How You Write Is Not How You Speak
Recently, a friend and professional colleague gave a tip to her Facebook followers. It read:
Good copy isn't grammatically correct.
It's conversational, casual and fun.
If you can talk, you can write good copy.
At first, I completely disagreed with this assertion. The English Major in me rebelled, proclaiming that her advice is exactly what is wrong with the writing produced by Millennials and others these days. The lament of so many of my clients is, "None of these kids know how to write anything longer than 140 characters!"
But then, I remembered that she is very good at what she does, helping artists promote their work through creative copywriting used in blogs, web copy, etc. It gave me pause to reconsider my adamant objection.
Suddenly, one word jumped out at me: conversational. That's it! With that one word, she and I both could be correct.
Who is Listening?
None of us speak the same way to everyone. How you address your boss is likely far different than how you chat with your co-workers. You don't speak to your parents the way you do to your best friend. When giving a presentation, you alter how you deliver your message based on factors such as who is the audience, how much time you have and your intended goals. In fact, if the presentation you give is the same every time, it's probably not very effective.
After considering this for a while, I realized that for my friend's audience, her advice would be sound. Many of her clients are recording artists, so it would stand to reason that copy written by them should reflect their style, tenor and characteristics. In other words, conversational, casual and fun. However, for many of my clients, this would be exactly the wrong tact to take and would be detrimental to their brand.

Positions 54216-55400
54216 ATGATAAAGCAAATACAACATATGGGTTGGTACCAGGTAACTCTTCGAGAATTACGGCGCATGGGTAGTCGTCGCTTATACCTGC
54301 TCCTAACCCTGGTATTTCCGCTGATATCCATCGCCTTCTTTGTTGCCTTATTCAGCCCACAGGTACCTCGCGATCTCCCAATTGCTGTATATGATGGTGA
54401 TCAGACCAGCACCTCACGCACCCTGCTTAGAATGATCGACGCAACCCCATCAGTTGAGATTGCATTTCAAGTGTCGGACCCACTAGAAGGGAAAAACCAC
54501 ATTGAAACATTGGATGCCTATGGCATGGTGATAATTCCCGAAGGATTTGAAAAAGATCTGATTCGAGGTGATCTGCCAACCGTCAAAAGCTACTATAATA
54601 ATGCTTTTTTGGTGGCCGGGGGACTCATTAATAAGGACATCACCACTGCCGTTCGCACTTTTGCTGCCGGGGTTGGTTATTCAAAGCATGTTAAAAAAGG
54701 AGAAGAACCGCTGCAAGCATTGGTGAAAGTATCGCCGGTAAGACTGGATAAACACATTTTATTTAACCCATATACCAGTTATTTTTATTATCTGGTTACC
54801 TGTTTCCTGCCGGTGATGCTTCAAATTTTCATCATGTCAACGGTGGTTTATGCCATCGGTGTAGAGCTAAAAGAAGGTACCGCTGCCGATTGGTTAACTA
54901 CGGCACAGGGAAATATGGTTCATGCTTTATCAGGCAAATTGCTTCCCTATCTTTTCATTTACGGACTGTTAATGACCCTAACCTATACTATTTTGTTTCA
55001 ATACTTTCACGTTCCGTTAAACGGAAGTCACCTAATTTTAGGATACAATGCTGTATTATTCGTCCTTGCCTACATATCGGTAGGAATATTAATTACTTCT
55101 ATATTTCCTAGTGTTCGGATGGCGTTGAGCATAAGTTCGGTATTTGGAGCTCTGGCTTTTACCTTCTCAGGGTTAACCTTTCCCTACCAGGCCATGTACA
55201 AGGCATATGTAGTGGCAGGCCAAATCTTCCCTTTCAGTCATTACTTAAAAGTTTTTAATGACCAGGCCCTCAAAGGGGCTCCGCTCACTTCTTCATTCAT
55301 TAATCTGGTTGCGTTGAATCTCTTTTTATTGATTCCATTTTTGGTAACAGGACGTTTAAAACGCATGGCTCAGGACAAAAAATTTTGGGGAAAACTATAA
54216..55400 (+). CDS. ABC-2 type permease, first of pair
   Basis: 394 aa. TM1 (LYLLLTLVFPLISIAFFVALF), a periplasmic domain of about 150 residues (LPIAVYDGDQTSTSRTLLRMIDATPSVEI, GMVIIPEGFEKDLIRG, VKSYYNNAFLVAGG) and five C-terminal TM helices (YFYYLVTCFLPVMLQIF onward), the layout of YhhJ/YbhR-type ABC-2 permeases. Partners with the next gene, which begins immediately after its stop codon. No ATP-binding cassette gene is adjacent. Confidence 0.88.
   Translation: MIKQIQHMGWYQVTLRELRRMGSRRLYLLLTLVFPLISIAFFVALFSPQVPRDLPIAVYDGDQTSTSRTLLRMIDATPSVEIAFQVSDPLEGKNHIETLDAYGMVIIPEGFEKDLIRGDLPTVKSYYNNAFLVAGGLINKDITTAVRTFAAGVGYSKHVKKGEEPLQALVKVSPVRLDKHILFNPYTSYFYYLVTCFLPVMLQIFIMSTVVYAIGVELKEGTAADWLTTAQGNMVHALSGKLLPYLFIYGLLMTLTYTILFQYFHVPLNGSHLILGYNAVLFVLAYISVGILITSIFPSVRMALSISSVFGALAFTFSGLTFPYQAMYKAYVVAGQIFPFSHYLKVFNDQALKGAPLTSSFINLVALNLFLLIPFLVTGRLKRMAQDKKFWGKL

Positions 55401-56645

It's All in Your Voice
It all boils down to your brand's voice. Defining that voice is important because it's how your company's core values are communicated. Imagine if your bank's communication was casual and fun. Sure, you might think it cute but you might also question the seriousness in which they are looking after your money! That's not the level of confidence they likely want from their customers.
When was the last time you analyzed your company's voice? It's a worthwhile exercise to do every few years. A brand audit is a good tool for that. Through this, you will find out if what YOU think your brand is matches how your employees are communicating it AND how your customers are perceiving it. In my experience, there is almost always at least one surprising result from this examination.
You may discover that your voice is indeed conversational, casual and fun...and full of grammatical errors (though don't get me started on that last point!). What you will know is that your voice matches your brand and it can then be communicated consistently through all mediums, including your employees.
If you need help defining your brand voice, let me know. We are happy to help!